Avila, still suffering concussion symptoms, remains out
Alex Avila is calling his injury a concussion. His manager is calling it the aftereffects of a concussion. That has become clear while Avila struggles with dizziness and disorientation during baseball activity.
What isn’t clear is when Avila might return.
“Alex will each day come in and do some type of activity,” Tigers manager Brad Ausmus said. “And until he can go through that activity without any side effects, we probably won’t be able to play him.”
The way things are going, the Tigers are now preparing for the possibility that Avila might not be able to return this season. It was with that mind that Ausmus gave September callup James McCann his second Major League start for Friday’s series opener of their division clash with the Royals.
Ausmus has hesitated to use McCann in big situations of a division race, including pinch-hitting opportunities against a left-hander. That was before the extent of Avila’s concussion symptoms became clear.
“The truth is, we don’t know when Alex is coming back,” Ausmus said, “so we better be prepared for the fact that if he doesn’t come back, we’re going to need two catchers.”
Avila believes the concussion happened when he was picked off first base Sunday against Cleveland. First baseman Carlos Santana’s arm hit Avila’s head while Santana swiped to apply the tag. He does not know whether the foul tip off his mask Sept. 2 in Cleveland, which also forced him to miss a few days, had a cumulative effect, something he has been told by doctors is a possibility in cases of repeated blows.
“To be honest with you, it might have,” Avila said. “But that’s my opinion, and I’m not a doctor.”
On Thursday and Friday, Avila was able to lift weights without trouble, but felt disoriented after a while hitting in the cage.
“A little disorientation, difficulty focusing, things like that,” Avila said. “I’ve gotten to the point where I can do things like stuff in the weight room, just normal training things. Even hitting off the tee, everything is fine. But once I get to the point where I’ve got to track a baseball, whether it’s hitting or the ball’s in the air or somebody’s throwing the ball to me, at a certain point I’ve found myself having to step back because I have trouble focusing, I get a little bit disoriented. That’s been the tough part the last couple days, what’s kind of still set me back.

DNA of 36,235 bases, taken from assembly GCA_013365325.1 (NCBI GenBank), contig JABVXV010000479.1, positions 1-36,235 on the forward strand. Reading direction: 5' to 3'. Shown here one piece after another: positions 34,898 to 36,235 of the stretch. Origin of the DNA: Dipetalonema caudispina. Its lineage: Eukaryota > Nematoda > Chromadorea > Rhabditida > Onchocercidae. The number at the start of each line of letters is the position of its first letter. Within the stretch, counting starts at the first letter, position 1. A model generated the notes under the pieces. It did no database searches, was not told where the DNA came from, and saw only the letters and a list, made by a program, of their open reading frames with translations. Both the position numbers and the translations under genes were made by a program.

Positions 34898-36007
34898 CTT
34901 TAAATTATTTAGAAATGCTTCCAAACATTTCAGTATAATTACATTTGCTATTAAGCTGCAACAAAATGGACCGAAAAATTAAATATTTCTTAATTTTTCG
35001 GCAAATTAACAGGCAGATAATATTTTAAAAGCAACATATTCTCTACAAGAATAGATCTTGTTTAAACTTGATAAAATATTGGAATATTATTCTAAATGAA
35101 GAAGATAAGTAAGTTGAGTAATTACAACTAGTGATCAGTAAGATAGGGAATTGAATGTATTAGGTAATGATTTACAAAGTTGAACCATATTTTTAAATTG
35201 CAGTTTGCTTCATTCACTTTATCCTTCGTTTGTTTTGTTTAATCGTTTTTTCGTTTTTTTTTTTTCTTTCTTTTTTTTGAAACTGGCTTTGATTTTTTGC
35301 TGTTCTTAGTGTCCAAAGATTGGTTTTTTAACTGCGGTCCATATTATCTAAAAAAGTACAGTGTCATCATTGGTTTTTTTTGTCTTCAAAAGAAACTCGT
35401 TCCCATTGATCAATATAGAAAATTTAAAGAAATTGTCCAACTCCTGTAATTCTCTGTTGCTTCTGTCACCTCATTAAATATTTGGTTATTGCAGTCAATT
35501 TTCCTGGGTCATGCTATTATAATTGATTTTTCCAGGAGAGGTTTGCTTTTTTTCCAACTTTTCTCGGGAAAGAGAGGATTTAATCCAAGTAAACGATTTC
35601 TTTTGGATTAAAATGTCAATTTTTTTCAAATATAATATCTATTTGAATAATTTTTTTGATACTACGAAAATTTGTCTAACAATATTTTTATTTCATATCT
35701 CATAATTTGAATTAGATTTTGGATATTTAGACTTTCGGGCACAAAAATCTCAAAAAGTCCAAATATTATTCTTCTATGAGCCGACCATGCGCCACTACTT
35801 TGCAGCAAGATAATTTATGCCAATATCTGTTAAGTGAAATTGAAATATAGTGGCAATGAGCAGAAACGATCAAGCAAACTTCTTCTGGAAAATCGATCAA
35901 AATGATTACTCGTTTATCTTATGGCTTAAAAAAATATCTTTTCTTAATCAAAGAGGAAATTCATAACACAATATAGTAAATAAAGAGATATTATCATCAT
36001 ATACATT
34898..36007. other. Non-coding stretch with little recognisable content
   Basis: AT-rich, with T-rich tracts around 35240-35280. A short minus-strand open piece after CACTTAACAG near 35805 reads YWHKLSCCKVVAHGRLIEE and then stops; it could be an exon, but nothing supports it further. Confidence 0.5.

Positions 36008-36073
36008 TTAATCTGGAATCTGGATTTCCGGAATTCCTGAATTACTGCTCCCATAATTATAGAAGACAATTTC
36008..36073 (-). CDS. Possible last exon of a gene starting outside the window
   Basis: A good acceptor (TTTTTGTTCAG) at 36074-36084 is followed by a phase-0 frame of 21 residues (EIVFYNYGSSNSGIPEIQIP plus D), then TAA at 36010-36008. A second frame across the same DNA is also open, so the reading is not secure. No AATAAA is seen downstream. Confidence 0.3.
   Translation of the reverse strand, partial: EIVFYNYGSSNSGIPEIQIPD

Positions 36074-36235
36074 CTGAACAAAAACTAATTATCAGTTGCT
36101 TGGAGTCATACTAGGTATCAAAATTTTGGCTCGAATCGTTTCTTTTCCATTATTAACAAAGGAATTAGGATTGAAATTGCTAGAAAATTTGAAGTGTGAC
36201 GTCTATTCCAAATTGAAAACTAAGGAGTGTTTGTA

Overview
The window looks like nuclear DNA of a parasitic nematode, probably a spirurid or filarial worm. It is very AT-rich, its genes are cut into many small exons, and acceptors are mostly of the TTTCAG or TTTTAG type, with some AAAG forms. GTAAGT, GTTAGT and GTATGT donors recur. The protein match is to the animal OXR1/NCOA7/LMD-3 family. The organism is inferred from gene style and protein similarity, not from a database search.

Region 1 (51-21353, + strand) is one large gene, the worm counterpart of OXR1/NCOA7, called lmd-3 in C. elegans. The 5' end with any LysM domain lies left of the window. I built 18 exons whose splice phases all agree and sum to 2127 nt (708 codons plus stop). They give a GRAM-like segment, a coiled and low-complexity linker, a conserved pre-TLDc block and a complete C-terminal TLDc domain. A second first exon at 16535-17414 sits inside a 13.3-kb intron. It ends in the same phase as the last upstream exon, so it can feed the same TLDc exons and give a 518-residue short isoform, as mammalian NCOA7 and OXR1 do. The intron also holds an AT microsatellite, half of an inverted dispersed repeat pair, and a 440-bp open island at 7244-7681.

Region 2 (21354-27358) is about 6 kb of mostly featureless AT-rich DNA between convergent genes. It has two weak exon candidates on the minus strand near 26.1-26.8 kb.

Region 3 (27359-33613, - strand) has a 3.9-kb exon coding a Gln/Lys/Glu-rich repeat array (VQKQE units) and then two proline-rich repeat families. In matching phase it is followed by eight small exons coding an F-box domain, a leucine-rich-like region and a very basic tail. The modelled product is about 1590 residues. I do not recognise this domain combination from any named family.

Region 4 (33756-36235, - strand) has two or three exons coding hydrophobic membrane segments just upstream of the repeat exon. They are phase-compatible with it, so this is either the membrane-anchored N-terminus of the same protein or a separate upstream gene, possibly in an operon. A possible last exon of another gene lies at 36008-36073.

“Basically, it’s kind of like a hoping game each day when I get up.”
If there’s progress in this, it’s that he’s not suffering headaches, unlike past concussions. He’s sleeping well, he says, and he’s perfectly fine when he’s not working out. He talked with reporters Friday for close to 20 minutes in the Tigers clubhouse and seemed perfectly normal.
While he was trying to stay upbeat in those minutes, he was also honest about his situation. He’s further along now than he was at the same point dealing with past concussions.
“This concussion wasn’t any worse than last year’s,” he said.
That said, he’s now dealing with concussions for three straight seasons. Last year, it was a foul tip. The year before, it was a collision with Prince Fielder while chasing a popup.
He’s frustrated at not playing in the heat of a playoff race, yet realistic that he can’t afford to play while he’s dealing with this.
“I’d be lying if I said I wasn’t concerned or worried about it,” he said. “But at the same time, talking to doctors, the concern would be if I’m concussed and I continue — instead of coming not and not playing, continue to play and have a situation where I get hit again or something like that while I’m still concussed. That’s where the concern really lies with the doctors, not so much what happened last year and happened this year. …
“I know for a fact I’ve played games with concussions, even in the big leagues. You don’t feel right, but you keep playing, because that’s what you do. That’s my job. But it’s one thing to play when you may not feel 100 percent, but then it’s another thing when you know you’re just not mentally right. There’s been a lot of games where I’ve been able to manage where maybe I’ve gotten hit and I know maybe I’m not 100 percent right now but I keep going. But last year and right now, it got to a point where I couldn’t manage it.”